To beat a criminal charge, staying silent may be your best bet

If police officers suspect you have committed a crime, you can expect them to use a variety of techniques to elicit information from you. As you probably know, if you confess to a crime or otherwise incriminate yourself, avoiding a criminal conviction may become nearly impossible. 

For criminal defendants in the United States, the Fifth Amendment is tremendously important. That is, the amendment protects you from self-incrimination. Whether you are facing state or federal criminal charges, staying silent may be your best strategy for avoiding significant consequences. Here are six ways to exercise your right to remain silent. 

1. Ask if you are under arrest 

When officers arrest you, they prevent you from going on with your day. They cannot, however, hold you without officially detaining you. If you are not under arrest, leave the scene. Staying around to talk with officers may inadvertently encourage you to incriminate yourself. 

2. Provide identification to the officer 

Officers have an obligation to investigate criminal activity. Often, they must identify suspects and witnesses by asking for identification. If an officer asks you to present identification, do so safely. That is, do not reach into hidden places without first informing the officer and asking for permission. Once you have provided identification, though, you likely do not need to continue to communicate with investigators. 

3. Affirmatively express your wishes 

If you say nothing, you cannot incriminate yourself with your words. Still, staying silent through police questioning can be challenging. Therefore, affirmatively express your desire to remain silent. Telling officers, “I want to assert my right to remain silent,” should be sufficient.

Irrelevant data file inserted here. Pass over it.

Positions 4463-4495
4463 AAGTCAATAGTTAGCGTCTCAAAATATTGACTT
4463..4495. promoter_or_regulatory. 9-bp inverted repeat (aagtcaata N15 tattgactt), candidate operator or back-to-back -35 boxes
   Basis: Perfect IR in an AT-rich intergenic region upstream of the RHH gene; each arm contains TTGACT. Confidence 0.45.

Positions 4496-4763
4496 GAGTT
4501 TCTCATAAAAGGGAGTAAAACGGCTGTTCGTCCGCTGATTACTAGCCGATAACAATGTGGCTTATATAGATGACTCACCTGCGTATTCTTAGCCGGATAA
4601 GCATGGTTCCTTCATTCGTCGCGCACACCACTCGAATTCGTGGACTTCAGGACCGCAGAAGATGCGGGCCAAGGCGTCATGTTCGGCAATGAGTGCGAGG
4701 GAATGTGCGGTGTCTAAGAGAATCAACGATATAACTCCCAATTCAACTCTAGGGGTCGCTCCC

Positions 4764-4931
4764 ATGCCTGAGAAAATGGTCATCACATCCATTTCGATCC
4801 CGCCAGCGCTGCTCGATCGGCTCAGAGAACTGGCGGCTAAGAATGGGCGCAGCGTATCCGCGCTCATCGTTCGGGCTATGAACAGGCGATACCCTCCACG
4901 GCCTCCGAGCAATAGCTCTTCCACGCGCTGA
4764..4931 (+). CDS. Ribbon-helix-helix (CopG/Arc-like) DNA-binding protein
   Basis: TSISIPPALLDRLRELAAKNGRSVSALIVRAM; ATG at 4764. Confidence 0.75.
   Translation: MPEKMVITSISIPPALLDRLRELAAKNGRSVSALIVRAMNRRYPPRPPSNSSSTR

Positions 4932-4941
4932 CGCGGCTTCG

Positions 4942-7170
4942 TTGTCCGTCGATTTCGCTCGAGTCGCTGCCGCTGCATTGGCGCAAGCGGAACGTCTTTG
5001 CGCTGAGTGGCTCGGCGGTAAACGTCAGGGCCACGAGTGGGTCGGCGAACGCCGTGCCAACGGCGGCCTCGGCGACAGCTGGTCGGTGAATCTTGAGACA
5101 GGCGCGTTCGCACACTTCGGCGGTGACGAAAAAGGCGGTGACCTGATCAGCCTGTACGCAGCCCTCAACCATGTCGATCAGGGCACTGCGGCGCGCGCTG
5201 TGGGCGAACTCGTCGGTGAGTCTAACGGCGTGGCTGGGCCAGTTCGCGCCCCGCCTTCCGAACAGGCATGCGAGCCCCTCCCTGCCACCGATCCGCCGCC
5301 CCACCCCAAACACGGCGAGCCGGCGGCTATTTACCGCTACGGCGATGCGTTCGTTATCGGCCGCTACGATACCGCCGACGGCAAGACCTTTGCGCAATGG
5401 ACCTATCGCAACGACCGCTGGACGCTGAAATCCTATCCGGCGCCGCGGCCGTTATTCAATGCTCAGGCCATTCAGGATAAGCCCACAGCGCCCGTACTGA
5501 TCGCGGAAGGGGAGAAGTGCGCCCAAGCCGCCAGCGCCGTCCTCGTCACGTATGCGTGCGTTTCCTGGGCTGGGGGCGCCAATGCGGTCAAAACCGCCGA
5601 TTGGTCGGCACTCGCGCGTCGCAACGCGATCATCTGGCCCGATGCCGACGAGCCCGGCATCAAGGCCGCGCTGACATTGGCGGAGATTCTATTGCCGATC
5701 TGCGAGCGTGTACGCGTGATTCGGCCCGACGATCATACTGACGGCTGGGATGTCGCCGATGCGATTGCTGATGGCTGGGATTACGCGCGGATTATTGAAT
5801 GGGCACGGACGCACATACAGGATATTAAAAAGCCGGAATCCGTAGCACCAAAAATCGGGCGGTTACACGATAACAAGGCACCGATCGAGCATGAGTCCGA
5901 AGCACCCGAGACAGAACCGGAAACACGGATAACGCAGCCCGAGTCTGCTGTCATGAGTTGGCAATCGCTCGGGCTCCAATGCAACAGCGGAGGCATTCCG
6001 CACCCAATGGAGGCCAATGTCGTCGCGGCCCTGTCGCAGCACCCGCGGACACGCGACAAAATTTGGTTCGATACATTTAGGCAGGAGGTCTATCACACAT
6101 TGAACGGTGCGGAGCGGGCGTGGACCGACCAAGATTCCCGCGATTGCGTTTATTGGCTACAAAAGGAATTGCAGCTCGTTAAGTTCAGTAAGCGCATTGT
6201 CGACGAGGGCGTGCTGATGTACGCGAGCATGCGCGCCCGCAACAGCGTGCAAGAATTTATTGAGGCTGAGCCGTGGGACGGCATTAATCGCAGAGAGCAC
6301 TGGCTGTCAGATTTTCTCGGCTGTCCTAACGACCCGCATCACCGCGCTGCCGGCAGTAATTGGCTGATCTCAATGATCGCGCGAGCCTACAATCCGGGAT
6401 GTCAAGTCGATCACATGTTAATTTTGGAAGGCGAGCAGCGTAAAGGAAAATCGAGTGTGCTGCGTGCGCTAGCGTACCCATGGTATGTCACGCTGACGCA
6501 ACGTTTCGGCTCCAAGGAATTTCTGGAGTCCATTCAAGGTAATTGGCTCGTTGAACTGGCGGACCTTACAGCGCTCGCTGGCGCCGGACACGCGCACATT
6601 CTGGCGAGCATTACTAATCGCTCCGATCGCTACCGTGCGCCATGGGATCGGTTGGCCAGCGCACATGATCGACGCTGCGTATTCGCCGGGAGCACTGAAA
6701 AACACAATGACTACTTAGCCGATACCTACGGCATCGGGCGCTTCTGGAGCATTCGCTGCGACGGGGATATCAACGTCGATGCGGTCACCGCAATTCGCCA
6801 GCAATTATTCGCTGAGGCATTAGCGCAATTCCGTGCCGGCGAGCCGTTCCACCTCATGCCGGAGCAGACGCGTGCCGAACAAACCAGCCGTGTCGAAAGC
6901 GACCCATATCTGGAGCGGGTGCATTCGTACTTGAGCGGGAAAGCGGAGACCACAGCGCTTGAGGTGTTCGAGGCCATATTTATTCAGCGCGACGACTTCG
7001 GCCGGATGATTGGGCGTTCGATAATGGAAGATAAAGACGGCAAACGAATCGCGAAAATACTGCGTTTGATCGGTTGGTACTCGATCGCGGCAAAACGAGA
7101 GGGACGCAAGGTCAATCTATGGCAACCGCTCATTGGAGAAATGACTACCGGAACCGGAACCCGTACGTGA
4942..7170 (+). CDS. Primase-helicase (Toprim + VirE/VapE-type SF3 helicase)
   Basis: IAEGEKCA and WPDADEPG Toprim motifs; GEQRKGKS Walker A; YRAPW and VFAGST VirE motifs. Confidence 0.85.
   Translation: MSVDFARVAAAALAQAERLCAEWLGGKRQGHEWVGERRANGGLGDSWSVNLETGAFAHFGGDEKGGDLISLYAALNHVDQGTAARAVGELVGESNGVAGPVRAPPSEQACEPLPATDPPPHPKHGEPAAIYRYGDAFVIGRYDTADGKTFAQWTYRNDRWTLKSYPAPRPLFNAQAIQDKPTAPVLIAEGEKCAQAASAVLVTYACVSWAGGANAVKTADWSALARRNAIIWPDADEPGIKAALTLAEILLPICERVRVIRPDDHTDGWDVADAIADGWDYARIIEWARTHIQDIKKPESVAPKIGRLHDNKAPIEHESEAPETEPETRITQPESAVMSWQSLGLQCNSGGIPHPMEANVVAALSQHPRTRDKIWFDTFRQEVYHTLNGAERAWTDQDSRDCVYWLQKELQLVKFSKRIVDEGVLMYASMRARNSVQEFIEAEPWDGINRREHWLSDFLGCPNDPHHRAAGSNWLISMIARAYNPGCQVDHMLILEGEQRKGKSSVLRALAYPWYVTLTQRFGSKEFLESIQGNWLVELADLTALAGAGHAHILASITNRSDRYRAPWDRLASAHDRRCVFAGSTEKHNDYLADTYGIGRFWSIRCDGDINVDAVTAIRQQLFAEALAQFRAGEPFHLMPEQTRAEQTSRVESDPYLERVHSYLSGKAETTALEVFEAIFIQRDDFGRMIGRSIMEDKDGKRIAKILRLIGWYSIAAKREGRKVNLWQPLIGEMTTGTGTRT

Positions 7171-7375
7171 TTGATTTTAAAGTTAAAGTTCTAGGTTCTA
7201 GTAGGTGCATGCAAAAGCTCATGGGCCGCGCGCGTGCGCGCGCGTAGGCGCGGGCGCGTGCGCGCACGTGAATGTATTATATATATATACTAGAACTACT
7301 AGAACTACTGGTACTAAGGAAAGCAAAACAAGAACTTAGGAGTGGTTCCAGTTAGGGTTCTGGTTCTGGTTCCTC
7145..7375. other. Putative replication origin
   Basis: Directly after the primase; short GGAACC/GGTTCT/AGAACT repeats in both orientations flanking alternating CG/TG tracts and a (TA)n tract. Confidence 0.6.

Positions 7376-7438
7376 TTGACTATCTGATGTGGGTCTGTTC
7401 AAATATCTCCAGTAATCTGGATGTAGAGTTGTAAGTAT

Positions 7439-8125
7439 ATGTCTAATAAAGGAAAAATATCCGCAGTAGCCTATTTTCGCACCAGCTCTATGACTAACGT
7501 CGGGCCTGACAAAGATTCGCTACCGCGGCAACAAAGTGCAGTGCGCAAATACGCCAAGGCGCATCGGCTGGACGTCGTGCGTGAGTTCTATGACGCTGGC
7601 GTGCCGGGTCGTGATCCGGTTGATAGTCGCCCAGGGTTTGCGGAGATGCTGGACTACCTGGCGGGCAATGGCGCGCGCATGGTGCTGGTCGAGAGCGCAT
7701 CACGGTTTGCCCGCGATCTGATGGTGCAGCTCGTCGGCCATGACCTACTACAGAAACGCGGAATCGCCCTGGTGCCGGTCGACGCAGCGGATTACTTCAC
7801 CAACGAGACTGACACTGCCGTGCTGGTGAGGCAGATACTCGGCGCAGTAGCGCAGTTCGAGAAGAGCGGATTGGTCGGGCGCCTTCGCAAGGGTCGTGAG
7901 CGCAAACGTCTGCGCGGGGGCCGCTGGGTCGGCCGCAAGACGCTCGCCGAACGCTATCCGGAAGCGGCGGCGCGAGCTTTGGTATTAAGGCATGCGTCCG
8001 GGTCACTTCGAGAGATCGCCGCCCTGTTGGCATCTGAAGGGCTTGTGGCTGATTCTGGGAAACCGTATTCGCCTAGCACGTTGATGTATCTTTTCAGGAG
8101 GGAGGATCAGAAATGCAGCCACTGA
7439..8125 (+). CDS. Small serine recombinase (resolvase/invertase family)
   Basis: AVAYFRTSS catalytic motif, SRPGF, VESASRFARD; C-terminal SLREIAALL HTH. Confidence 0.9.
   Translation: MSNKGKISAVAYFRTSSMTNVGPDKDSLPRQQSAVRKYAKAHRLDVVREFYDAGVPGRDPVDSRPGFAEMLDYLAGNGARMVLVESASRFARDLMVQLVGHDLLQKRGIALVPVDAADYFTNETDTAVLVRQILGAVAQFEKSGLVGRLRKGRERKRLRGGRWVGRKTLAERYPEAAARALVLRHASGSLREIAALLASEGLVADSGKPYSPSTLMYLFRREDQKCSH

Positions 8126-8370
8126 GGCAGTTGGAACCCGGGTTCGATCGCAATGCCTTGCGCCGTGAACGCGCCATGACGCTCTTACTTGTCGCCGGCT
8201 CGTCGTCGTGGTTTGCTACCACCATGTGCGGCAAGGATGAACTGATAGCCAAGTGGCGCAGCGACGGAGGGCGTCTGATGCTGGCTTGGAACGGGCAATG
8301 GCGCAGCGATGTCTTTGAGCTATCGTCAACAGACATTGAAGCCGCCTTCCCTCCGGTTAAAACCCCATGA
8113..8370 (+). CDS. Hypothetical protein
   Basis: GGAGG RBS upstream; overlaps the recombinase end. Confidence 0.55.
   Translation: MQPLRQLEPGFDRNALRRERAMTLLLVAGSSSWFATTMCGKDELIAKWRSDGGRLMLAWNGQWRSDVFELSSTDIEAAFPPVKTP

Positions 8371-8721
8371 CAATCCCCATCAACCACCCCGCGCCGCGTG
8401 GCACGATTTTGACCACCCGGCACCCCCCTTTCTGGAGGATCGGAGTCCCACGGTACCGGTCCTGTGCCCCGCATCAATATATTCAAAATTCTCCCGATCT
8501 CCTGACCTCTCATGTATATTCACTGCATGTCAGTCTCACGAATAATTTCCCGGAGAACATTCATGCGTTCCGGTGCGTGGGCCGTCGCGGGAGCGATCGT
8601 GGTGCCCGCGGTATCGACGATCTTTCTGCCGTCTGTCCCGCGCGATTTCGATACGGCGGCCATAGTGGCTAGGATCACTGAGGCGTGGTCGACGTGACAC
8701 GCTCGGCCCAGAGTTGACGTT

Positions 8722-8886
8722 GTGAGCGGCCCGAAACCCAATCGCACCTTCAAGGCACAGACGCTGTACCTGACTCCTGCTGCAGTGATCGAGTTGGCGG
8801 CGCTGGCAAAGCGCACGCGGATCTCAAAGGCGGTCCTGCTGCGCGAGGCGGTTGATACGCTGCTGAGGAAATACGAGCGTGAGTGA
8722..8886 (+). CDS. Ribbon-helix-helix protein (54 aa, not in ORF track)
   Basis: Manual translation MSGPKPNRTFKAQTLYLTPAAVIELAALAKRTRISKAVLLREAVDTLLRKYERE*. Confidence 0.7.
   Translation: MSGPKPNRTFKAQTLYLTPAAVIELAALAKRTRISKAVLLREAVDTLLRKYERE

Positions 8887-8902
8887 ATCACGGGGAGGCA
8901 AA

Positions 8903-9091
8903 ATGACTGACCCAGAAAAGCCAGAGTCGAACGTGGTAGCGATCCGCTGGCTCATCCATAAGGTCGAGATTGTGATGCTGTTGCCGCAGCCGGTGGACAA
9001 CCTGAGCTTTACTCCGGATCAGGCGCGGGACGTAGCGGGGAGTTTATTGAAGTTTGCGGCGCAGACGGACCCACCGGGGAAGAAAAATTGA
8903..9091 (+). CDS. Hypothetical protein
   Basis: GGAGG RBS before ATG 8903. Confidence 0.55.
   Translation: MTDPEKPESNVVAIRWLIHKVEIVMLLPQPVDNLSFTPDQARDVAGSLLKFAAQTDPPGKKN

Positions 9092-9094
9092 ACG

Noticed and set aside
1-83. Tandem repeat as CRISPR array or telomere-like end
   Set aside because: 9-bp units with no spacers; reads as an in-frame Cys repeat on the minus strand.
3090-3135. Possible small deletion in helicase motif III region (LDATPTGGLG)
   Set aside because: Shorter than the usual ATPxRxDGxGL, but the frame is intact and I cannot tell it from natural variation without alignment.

4. Be careful about talking to others 

The law provides confidentiality for most things you tell your lawyer. That privilege does not extend to many others, though. If you talk to your friends or family members, prosecutors may be able to get them to testify against you in open court. 

5. Ask for a lawyer 

Not only does the U.S. Constitution protect you from self-incrimination, but it also allows you to seek legal counsel. When you ask for a lawyer, officers must stop questioning you until one arrives. 

6. Repeat yourself 

Sometimes, officers look for legal loopholes to continue to question criminal suspects. If you are unclear about your intention to remain silent, officers may not respect your wishes. As such, you may have to reassert your rights. If officers continue to question you after you tell them you do not want to talk, you may need to repeat yourself. 

Answering questions from police officers or prosecutors may be a big mistake. Fortunately, you have the right to remain silent. Understanding how to exercise your right not to incriminate yourself is essential, though. By taking advantage of a few tips, you can likely better position yourself to defend against criminal charges. 

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